"We want people to feel free to go and openly challenge a decision without feeling that they will be fired."
"Hassle is the price of an organizational structure as we have it. For those people who don't like it, it's very frustrating. It depends where you want your frustration: upfront where you get people to agree with you, so that you have support, or later because you've got so many people upset with you."
"If you wrap those 3 or 4 things together (openness, honesty, success, and fairness) you can sum it up in one word and it is “Caring”: Caring about your job, Caring about the people that work for you, and Caring about yourself."
YOU CAN SUCCEED BY
TAKE RESPONSIBILITY FOR YOURSELF
MEET PERSONAL GOALS WITHIN ORGANIZATION GOALS
PICK TASKS THAT MEET LONG-RANGE PERSONAL GOALS
KNOW WHO YOU ARE CONSCIOUSLY
TAKE CARE OF YOUR PERSONAL SYSTEM
GROW CONTINUALLY - PERSONALLY AND TECHNICALLY
MAKE SURE YOU PRODUCE - FIND A WAY
MAKE SURE YOUR PERSONAL PRODUCT IS THE "RIGHT THING"
KEEP YOUR ENERGY POSITIVE
BE YOUR OWN HERO
This data was obtained by asking alot of old timers and correlating the results.
TEAMS CAN SUCCEED BY
ESTABLISHING A COMMON VISION
HAVING A PLAN
UNDERSTANDING & VALUING THE: STRENGTHS, WEAKNESSES AND STYLES OF MEMBERS
ESTABLISHING COMMUNICATION PATTERNS & USING THEM
KNOWING WHEN TO SAY YES & NO
CHECKING IN WITH EACH OTHER FROM TIME TO TIME
KNOWING WHEN TO STOP COMPROMISING
BRINGING ON BOARD ALL MEMBERS YOU NEED INCLUDING REPS FROM INTERFACING TEAMS
SETTING APPROPRIATE GOALS
MANAGEMENT IS WORKING MEMBERS OF THE TEAM
TAKING ADVANTAGE OF TEAM'S COLLECTIVE NETWORK
EACH PERSON TAKES RESPONSIBILITY FOR OWN SELF
EACH PERSON DOES WHAT IT TAKES REPECTING THE BOUNDRIES OF EACH OTHER
ESTABLISHING MOTIVATING MEASURES & KEEPING THEM - REWARD
KNOWING WHEN TO FOCUS IN & PRODUCE
MAKE SURE YOU SHIP ON TIME WITHIN SPEC
This data was obtained by asking successful Digital managers and correlating the results.
MANAGERS CAN SUCCEED BY UNDERSATANDING THAT
NEEDS -- ARE THE BASIS FOR MARKET REWARDS FOR ADDING VALUE
GOALS -- DRIVE THE ORGANIZATION AND THE PROCESS
STRATEGY -- OFTEN DETERMINES DIFFERENCE BETWEEN SUCCESS AND FAILURE
ORGANIZATION -- JUST A TOOL
PLANS AND BUDGETS -- DRIVE ACTION AND INTEGRATE THE ORGANIZATION
IMPLEMENTATION AND CONTROL -- MAKING IT HAPPEN BY INSPECTION RATHER
ACCOUNTING,MEASURING AND REPORTING -- COMPARING ACTUAL PERFORMANCE TO PLAN(i.e., FEEDBACK)
REVIEW -- DECIDING WHAT HAPPENED, WHAT IT MEANS, AND WHAT SHOULD BE DONE
GOALS -- CONFIRM BY THE CYCLE OR REDEFINED
This data was provided by John Fisher from his Professional Controllership Program.
OBSERVATIONS ABOUT DIGITAL'S
FUTURE, CULTURE, AND CHALLENGES
This section includes comments from employees who see a vision of Digital as it grows and evolves into its second 30 years. (Digital became COMPAQ in 1994 after Intel committed theft stealing Digital’s ALPHA chip and calling it the Pentium3. It is called Hewlett-Packard today.
"Digital's work force has been changing rapidly due to the company's continuing growth and evolving business and shifts in society as a whole. These changes call for increased emphasis on our traditional values, greater flexibility in the ways we attract and retain employees, with more management focus on international, cross-cultural and cross-organizational issues."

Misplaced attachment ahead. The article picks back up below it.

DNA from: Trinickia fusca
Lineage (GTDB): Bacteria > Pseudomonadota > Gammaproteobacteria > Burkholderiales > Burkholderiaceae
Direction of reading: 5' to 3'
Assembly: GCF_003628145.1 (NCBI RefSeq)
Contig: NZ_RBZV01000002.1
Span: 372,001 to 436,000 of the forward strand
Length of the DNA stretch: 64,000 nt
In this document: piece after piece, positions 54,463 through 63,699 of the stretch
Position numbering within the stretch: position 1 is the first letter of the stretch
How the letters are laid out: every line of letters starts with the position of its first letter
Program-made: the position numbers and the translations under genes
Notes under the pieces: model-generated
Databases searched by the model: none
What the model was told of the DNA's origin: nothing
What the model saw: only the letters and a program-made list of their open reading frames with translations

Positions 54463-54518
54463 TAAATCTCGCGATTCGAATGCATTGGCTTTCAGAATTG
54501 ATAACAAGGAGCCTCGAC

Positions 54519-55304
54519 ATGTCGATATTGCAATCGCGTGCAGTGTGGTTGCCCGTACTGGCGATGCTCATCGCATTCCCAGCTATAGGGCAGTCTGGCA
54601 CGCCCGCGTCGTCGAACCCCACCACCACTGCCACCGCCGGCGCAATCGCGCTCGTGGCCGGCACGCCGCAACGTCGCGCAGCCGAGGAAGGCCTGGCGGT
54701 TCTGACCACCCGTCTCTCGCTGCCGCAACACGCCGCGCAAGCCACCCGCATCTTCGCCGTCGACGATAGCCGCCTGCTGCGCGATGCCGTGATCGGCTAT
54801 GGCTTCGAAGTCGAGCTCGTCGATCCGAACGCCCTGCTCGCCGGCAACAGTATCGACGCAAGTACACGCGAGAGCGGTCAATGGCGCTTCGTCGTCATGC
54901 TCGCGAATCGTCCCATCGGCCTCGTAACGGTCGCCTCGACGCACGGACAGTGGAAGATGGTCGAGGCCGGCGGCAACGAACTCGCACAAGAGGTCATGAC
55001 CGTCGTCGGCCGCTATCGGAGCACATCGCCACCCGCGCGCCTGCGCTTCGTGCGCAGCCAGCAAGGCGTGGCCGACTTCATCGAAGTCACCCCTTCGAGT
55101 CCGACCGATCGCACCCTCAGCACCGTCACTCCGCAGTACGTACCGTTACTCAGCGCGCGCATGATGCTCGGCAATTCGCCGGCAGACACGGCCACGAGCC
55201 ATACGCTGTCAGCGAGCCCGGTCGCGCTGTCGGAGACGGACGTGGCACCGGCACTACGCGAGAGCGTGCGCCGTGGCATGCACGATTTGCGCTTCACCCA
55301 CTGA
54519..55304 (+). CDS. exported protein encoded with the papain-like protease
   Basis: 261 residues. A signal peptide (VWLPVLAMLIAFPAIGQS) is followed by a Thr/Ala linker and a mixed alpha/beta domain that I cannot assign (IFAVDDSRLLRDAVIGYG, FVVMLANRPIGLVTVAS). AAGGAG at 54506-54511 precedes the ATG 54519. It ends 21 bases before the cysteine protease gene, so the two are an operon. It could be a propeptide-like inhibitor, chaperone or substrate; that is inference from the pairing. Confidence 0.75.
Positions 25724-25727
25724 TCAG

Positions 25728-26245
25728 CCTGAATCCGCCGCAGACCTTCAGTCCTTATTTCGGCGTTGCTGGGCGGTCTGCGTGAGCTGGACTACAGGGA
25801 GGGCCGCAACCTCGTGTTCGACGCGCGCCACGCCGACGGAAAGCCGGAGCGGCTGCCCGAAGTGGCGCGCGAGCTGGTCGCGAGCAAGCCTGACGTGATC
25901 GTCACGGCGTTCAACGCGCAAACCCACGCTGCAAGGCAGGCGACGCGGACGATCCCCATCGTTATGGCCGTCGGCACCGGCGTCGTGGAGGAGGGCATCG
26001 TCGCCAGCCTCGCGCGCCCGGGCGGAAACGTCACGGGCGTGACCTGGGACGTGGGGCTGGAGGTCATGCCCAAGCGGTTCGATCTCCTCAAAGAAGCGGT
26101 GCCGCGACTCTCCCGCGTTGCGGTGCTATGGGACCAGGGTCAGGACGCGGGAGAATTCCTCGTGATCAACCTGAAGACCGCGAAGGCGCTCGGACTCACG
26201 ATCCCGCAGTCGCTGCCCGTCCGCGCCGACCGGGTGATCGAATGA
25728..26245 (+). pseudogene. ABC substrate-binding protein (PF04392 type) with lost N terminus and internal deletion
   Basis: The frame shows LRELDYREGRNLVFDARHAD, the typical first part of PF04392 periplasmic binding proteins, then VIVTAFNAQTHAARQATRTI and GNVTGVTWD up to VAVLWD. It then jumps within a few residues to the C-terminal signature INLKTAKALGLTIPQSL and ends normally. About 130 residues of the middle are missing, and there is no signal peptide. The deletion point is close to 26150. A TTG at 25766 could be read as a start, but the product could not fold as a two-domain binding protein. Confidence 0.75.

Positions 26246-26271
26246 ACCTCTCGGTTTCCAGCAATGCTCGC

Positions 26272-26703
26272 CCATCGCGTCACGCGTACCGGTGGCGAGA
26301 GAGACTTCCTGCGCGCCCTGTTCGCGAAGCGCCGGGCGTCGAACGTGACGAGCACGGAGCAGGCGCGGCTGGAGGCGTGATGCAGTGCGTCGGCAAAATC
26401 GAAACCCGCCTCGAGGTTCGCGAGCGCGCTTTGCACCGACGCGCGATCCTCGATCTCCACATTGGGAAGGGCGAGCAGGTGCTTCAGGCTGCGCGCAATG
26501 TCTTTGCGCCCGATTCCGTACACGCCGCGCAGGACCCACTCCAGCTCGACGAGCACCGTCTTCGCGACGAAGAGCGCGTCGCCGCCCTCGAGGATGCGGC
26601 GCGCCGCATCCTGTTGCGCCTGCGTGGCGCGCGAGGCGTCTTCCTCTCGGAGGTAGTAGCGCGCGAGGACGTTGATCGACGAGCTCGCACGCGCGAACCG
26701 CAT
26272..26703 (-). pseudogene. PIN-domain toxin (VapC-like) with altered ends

"Digital's business is becoming more service-oriented. At one time, a large segment of Digital's employee population consisted of hourly employees in manufacturing. Now, the manufacturing business is much less labor-intensive, and its service business is expanding."
"Digital's business is becoming more international. Next year, revenues from outside the U.S. may exceed U.S. revenues for the first time in the company's history.... International concerns will be more important not just to senior managers, but to middle managers as well."
"In the company's first 30 years. only 1000 people retired. It may take less than five years to reach 2000 retirees."
"We have gone from being a matrix organization to a networking/ networked organization."
"The lines between our employees, suppliers, and customers are blurring. The lines between regular and temporary employees and contractors / consultants are blurring. The distinctions between technologies are blurring, as are those between workspaces: office, conference room, class room are becoming metamorphic, and thus interchangeable."
"Information is no longer hoarded, it is shared. Knowledge is not exclusive, it is inclusive. Expertise is not concentrated, it is dispersed."
The following bibliography is a selection of the many articles written about the Digital culture which may be of interest to someone wanting to pursue the subject further.
Abrams, Reesa, "A Study in Corporate Cultures, Digital Equipment Corporation, The Reality: Herospeak", Digital Equipment Company September 1985, Revised February 1988. A summary of quotes about the Digital culture from successful heroes.
Belle Isle, David, DEC Culture, Videotape, HF5386.d4, 1977. Discusses the problems new employees have upon entering the company. Gives information about the culture and what an employee can do to survive.
Brown, Donald H., Digital Equipment Corporation, Tactics and Strategies, The Gartner Group, Second Printing August 1981. Gives a comprehensive description of the matrix and how it operates. Additionally, it gives a comprehensive view of the company, where it came from and where it is going.
Cassidy, Frank, Interoffice Memo on Manufacturing Culture, Digital Equipment Corporation, August 18, 1983. Gives the results of a values poll among the various levels of personnel within manufacturing.
DECWORLD, September 1982, Volume 6, Number 4. Twenty-fifth anniversary issue filled with memorabilia.
Dyer, W. Gibb, "Culture in Organizations: A Case Study and Analysis", Sloan School of Management, MIT, 1982, unpublished Thesis. Depth background work in defining the assumptions of the culture used by others